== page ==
Humble Beginnings

Aloha readers.

It’s been a while.

I’ve been busy.

Sure I didn’t follow through with my ongoing blog idea – 45 years of pop psychology – 45 blog posts over 45 weeks about 45 top 40 singles that were probably released at 45rpm records…

That was an idea that was probably best left in idea form. I got a charge out of it for a while but it failed to sustain my interest.

As a therapist, I’m constantly following what catches my attention, what’s emerging in the here and now.  This can be a really helpful skill. I stay present with whatever is going on with my clients. I can attend to ‘what is’ and stay focused in the now. This ‘skill’ has a downside however. When it comes to my own work I find it difficult to follow through and complete intellectual projects. There always seems to be something else that’s new and exciting emerging every moment.

The impact of this is substantial. I am able to do what I do with a degree of competence. I have a difficult time articulating what I do to those who seek my services with clarity. As such, there are aspects of my business that are underused and underdeveloped. This has been evident and painful for quite some time.

Pain is a great teacher

The pain I’m currently experiencing? Frustration. I’m frustrated with the fact that I have more to offer than I currently am. Likely because I’m a bit unclear of what it is I have (skills/services) and who I really am there to serve. My approach to growing my business has been to use passive word of mouth.

That’s been fine as a therapist working within private practice. I’ve added things to my practice – career transition and vocational rehab – that have kept me busy. They have also occupied my time and mind such that I’ve been distracted from growing my business in ways that are more rewarding to both me and those I serve.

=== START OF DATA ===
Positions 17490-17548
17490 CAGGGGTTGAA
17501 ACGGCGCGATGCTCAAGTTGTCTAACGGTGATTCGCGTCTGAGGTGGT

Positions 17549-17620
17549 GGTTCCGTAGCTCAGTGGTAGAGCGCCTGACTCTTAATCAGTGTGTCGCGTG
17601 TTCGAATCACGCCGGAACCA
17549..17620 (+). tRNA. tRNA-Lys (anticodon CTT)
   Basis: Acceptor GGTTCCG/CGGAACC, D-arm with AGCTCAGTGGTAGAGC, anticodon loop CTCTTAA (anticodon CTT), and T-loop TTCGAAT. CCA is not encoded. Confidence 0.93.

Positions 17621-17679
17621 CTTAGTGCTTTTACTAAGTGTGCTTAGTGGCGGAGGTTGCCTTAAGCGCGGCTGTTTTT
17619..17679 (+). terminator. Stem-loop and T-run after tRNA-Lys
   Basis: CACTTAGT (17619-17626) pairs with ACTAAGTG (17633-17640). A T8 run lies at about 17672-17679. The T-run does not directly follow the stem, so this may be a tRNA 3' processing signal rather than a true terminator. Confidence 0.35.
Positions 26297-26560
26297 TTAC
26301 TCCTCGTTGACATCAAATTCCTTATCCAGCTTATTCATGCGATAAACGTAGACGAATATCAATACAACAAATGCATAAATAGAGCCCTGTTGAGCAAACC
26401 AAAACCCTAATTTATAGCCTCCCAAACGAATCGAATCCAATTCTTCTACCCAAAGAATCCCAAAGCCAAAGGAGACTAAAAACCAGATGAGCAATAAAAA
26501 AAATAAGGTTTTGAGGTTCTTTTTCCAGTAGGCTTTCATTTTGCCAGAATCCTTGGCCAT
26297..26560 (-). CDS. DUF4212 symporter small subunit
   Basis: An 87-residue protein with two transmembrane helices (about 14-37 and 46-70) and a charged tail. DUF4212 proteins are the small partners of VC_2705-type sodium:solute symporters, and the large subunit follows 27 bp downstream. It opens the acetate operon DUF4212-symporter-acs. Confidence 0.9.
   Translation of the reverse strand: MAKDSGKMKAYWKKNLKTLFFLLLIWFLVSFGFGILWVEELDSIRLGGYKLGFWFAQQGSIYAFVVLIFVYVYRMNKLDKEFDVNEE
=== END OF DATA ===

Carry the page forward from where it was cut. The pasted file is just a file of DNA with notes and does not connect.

This winter, I’ve let go of career transition coaching. It’s been wonderful. I’ve been working with a narrative researcher/curriculum developer to help me come up with my own unique pedagogy that combines my embodied experiential of mime, clown and gestalt principles and practices. The goal of this is to start a gestalt institute here in Dartmouth.

Why Gestalt?

That post is for another day. That day might just be tomorrow. I’ve been listening to Seth Godin a lot lately. Somewhere he said: Write every day. Write a blog post every day. So. I’m going to attempt to write a blog post every day. I will likely fail in this endeavour. And knowing that I will probably come up short of that goal, I hereby give myself permission to skip days as things arise. Ideally however by the end of this I’ll have a more clear idea of what I do and who I do it for.


Perhaps someone will read this and they will too.

I’ve been spending some time trying to distill what’s important about what I do and who I do it for without using jargon. I’m writing that ‘one liner statement of purpose thing’. I haven’t been very successful yet. Here’s what I have so far:

“I create visceral experiences to help people abide by the realities of their existence”

Here’s a call to action/how you can help.

Does that make any sense to you? Do you have a better way of expressing this? If so, reply by commenting below. That will have a twofold impact on me. I’ll know someone read this and I’ll get more clear on what’s working.

Thanks for reading this far.

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